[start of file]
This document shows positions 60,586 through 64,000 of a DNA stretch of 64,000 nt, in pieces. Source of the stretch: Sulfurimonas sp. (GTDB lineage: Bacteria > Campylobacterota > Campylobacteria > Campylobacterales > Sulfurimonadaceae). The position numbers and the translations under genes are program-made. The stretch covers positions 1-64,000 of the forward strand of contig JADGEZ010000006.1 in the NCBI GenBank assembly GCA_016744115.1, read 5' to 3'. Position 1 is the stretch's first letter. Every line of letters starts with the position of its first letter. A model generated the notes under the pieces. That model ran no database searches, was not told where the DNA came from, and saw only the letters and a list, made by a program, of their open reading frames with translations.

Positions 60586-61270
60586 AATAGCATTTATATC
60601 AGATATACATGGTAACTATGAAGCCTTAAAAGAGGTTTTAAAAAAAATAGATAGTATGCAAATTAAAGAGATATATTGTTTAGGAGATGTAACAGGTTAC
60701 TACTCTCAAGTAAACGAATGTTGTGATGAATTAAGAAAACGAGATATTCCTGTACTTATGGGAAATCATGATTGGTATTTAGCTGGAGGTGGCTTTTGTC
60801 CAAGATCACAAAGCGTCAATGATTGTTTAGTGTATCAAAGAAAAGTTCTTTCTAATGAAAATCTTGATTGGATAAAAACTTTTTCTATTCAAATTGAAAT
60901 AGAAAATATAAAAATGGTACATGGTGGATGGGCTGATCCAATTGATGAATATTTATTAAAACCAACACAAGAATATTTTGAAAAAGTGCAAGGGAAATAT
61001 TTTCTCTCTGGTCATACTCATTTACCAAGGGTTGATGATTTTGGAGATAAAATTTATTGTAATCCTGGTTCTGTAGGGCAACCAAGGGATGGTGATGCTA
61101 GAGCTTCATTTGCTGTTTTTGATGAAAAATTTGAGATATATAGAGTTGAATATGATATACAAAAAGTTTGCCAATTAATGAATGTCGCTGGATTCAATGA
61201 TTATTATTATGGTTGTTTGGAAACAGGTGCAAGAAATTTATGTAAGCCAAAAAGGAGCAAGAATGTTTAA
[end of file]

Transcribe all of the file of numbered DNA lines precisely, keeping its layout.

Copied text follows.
This document shows positions 60,586 through 64,000 of a DNA stretch of 64,000 nt, in pieces. Source of the stretch: Sulfurimonas sp. (GTDB lineage: Bacteria > Campylobacterota > Campylobacteria > Campylobacterales > Sulfurimonadaceae). The position numbers and the translations under genes are program-made. The stretch covers positions 1-64,000 of the forward strand of contig JADGEZ010000006.1 in the NCBI GenBank assembly GCA_016744115.1, read 5' to 3'. Position 1 is the stretch's first letter. Every line of letters starts with the position of its first letter. A model generated the notes under the pieces. That model ran no database searches, was not told where the DNA came from, and saw only the letters and a list, made by a program, of their open reading frames with translations.

Positions 60586-61270
60586 AATAGCATTTATATC
60601 AGATATACATGGTAACTATGAAGCCTTAAAAGAGGTTTTAAAAAAAATAGATAGTATGCAAATTAAAGAGATATATTGTTTAGGAGATGTAACAGGTTAC
60701 TACTCTCAAGTAAACGAATGTTGTGATGAATTAAGAAAACGAGATATTCCTGTACTTATGGGAAATCATGATTGGTATTTAGCTGGAGGTGGCTTTTGTC
60801 CAAGATCACAAAGCGTCAATGATTGTTTAGTGTATCAAAGAAAAGTTCTTTCTAATGAAAATCTTGATTGGATAAAAACTTTTTCTATTCAAATTGAAAT
60901 AGAAAATATAAAAATGGTACATGGTGGATGGGCTGATCCAATTGATGAATATTTATTAAAACCAACACAAGAATATTTTGAAAAAGTGCAAGGGAAATAT
61001 TTTCTCTCTGGTCATACTCATTTACCAAGGGTTGATGATTTTGGAGATAAAATTTATTGTAATCCTGGTTCTGTAGGGCAACCAAGGGATGGTGATGCTA
61101 GAGCTTCATTTGCTGTTTTTGATGAAAAATTTGAGATATATAGAGTTGAATATGATATACAAAAAGTTTGCCAATTAATGAATGTCGCTGGATTCAATGA
61201 TTATTATTATGGTTGTTTGGAAACAGGTGCAAGAAATTTATGTAAGCCAAAAAGGAGCAAGAATGTTTAA